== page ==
Lee Lozano (1930–1999)
Lee Lozano, Surely Defiant, Drops In
By DOROTHY SPEARS
BY the time Lee Lozano died in 1999, her last high-profile artwork could fairly be judged a success. “Drop Out Piece,” begun in 1970, had consisted of removing herself from the New York art world, of which she was a highly visible member, and eventually disappearing altogether from the public eye. Her choice of burial, in an unmarked grave outside Dallas, was arguably the work’s final flourish.
Around the same time, though, Lozano’s artistic reputation, which had faded into the same obscurity as the artist herself, was beginning to revive. After a show of her late-’60s “Wave” paintings at the Wadsworth Atheneum in Hartford in 1998 there were several surveys in the United States; a traveling exhibition organized by the Kunsthalle in Basel, Switzerland, in 2006; and a retrospective at the Moderna Museet in Stockholm, Sweden, last year.
A few of her paintings and drawings are on view (in spite of Lozano’s notoriously dismissive attitude toward other women) in “Seductive Subversion,” the Brooklyn Museum’s show about female Pop artists that runs through Sunday. And on Wednesday an exhibition of her drawings and paintings of weirdly distorted tools, from 1963 and ’64, opens at the Hauser & Wirth gallery in New York.
Lozano has become something of a cult figure, her works on canvas and paper celebrated for their urgent, angry energy, which seems to have culminated in later, increasingly radical conceptual “pieces” like “Drop Out.” In the view of some experts her ultimate rejection of the art world may have much to do with the renewed interest in her work.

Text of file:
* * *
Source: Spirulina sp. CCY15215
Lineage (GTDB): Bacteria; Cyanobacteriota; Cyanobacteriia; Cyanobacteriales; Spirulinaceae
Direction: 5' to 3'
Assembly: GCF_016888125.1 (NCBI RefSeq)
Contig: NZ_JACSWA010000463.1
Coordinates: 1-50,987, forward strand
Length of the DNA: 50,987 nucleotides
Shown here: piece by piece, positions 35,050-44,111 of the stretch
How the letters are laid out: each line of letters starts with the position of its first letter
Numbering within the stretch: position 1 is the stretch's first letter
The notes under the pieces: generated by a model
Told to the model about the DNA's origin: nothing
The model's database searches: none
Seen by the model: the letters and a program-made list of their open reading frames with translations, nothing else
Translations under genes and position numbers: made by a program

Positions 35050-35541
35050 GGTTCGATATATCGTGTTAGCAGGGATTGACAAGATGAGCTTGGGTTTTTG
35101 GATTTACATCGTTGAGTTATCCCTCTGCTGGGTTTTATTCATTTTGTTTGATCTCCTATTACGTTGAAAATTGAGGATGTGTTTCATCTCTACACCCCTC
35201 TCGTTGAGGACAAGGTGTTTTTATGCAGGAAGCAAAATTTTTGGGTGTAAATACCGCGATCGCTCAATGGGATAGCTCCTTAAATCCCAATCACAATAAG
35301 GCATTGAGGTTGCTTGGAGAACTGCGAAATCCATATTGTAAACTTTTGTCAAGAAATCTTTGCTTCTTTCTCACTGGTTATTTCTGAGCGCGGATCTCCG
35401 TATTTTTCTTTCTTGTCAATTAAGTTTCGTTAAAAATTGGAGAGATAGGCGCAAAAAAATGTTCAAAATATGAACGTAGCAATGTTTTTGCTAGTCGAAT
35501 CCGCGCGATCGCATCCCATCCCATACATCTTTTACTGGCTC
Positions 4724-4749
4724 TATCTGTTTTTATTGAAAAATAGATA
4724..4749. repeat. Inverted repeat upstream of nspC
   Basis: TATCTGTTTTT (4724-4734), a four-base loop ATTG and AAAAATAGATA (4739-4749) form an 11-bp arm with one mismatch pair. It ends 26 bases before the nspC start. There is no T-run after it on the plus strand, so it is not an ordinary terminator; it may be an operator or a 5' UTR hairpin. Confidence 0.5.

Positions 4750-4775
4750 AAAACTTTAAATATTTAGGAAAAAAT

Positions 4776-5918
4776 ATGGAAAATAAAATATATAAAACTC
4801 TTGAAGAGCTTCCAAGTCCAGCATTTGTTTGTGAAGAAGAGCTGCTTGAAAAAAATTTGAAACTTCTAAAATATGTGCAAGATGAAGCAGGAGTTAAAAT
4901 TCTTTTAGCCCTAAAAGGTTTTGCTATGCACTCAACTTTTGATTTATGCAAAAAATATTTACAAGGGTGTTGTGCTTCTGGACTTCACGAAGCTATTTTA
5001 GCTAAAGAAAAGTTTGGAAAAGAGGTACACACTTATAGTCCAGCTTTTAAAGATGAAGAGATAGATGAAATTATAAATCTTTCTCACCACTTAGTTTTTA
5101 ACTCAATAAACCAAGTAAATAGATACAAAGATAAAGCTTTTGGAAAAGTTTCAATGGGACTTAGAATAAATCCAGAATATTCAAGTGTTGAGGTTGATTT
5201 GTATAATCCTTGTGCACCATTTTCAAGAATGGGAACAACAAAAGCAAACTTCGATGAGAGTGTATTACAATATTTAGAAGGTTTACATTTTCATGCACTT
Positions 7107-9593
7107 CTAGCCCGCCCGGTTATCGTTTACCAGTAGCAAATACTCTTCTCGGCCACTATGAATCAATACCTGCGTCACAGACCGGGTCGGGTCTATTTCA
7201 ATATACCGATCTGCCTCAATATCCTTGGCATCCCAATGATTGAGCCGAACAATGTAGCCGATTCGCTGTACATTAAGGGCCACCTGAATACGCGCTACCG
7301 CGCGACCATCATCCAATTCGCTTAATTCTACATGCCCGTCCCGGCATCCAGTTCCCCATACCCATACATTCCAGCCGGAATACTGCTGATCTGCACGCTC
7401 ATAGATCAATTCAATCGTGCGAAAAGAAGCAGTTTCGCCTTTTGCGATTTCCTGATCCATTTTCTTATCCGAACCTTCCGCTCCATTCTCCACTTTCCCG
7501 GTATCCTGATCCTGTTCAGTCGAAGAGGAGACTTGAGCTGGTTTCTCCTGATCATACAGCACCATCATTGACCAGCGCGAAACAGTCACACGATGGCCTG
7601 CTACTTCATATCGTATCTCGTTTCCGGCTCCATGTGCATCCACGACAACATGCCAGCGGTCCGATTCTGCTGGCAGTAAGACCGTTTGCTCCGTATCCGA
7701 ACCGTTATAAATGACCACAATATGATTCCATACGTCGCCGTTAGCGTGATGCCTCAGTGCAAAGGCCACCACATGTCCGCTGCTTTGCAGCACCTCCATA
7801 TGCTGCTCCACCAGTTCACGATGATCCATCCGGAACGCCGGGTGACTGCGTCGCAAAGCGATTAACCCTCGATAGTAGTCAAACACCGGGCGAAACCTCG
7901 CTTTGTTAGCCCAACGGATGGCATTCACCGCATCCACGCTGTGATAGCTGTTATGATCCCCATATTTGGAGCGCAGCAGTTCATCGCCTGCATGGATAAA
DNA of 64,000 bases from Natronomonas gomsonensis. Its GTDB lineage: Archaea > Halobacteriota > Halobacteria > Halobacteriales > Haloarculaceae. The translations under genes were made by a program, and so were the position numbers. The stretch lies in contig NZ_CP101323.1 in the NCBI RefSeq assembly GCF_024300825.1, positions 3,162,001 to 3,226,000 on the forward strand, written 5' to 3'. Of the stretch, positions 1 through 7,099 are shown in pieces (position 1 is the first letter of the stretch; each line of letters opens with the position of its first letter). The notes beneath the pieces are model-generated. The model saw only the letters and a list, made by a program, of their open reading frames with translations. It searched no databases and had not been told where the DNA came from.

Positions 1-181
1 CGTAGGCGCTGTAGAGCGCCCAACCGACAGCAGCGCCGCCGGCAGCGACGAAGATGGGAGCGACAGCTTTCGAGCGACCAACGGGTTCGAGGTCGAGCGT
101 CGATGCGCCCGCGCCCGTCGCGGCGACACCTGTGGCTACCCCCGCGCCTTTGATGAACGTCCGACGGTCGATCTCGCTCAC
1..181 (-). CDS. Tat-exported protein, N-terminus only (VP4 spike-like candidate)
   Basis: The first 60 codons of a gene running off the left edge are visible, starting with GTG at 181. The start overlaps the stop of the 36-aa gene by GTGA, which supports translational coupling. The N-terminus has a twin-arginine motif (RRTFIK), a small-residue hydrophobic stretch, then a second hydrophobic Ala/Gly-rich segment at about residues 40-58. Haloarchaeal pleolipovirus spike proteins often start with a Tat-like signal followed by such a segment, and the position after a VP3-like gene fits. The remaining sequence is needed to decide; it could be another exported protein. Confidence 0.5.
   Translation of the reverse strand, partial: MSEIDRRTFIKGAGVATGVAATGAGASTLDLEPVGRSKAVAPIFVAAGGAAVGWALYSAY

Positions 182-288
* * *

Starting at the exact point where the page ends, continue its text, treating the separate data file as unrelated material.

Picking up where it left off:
“In an art world which, for many, is dominated by the logic of art fairs and billionaire collectors,” said Helen Molesworth, a curator who featured Lozano in a show at the Wexner Center for the Arts at the Ohio State University in 2008, “the fantasy of walking away from it all is a powerful one.”
And it’s hard, in retrospect, not to see pieces like the roughly two dozen drawings and large paintings in the Hauser & Wirth show — close-cropped, menacing depictions of a three-headed hammer, a stubby-handled ax and other deformed hardware — as early expressions of the defiance that came to define Lozano and ultimately pushed her, some believe, beyond the boundary of sanity.
“Robert Rauschenberg used to talk about the space between art and life,” said Alanna Heiss, who knew Lozano and was a curator of a 2004 exhibition, “Lee Lozano: Drawn From Life, 1961-1971” at P.S. 1 Contemporary Art Center, in Long Island City, Queens. “Lee was cruelly caught in the space between art and madness.”
Lozano, born in 1930 into a staid, middle-class household in Newark as Lenore Knaster, began her career conventionally enough, with a B.F.A. from the Art Institute of Chicago after getting her bachelor’s in liberal studies from the University of Chicago in 1951. In her mid-20s she worked laying out ads for the Container Corporation of America, and met and married Adrian Lozano, an architect.